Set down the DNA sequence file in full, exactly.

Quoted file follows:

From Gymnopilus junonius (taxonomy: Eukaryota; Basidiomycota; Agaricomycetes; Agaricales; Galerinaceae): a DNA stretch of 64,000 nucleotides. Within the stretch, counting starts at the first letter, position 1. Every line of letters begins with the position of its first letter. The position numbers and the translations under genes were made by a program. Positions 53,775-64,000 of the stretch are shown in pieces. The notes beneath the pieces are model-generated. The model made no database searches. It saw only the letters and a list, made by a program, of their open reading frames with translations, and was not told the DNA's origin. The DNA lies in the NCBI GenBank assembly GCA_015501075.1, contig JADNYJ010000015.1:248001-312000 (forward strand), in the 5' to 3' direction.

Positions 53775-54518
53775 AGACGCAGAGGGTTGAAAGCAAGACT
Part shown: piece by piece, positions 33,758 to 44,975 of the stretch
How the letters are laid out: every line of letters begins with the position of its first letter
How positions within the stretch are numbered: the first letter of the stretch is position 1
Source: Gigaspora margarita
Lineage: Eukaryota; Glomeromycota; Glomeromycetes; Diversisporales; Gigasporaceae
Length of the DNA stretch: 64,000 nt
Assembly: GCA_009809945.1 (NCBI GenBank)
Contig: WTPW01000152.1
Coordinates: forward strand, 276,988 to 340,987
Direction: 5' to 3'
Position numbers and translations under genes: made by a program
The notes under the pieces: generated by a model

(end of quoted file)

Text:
From Gymnopilus junonius (taxonomy: Eukaryota; Basidiomycota; Agaricomycetes; Agaricales; Galerinaceae): a DNA stretch of 64,000 nucleotides. Within the stretch, counting starts at the first letter, position 1. Every line of letters begins with the position of its first letter. The position numbers and the translations under genes were made by a program. Positions 53,775-64,000 of the stretch are shown in pieces. The notes beneath the pieces are model-generated. The model made no database searches. It saw only the letters and a list, made by a program, of their open reading frames with translations, and was not told the DNA's origin. The DNA lies in the NCBI GenBank assembly GCA_015501075.1, contig JADNYJ010000015.1:248001-312000 (forward strand), in the 5' to 3' direction.

Positions 53775-54518
53775 AGACGCAGAGGGTTGAAAGCAAGACT
Part shown: piece by piece, positions 33,758 to 44,975 of the stretch
How the letters are laid out: every line of letters begins with the position of its first letter
How positions within the stretch are numbered: the first letter of the stretch is position 1
Source: Gigaspora margarita
Lineage: Eukaryota; Glomeromycota; Glomeromycetes; Diversisporales; Gigasporaceae
Length of the DNA stretch: 64,000 nt
Assembly: GCA_009809945.1 (NCBI GenBank)
Contig: WTPW01000152.1
Coordinates: forward strand, 276,988 to 340,987
Direction: 5' to 3'
Position numbers and translations under genes: made by a program
The notes under the pieces: generated by a model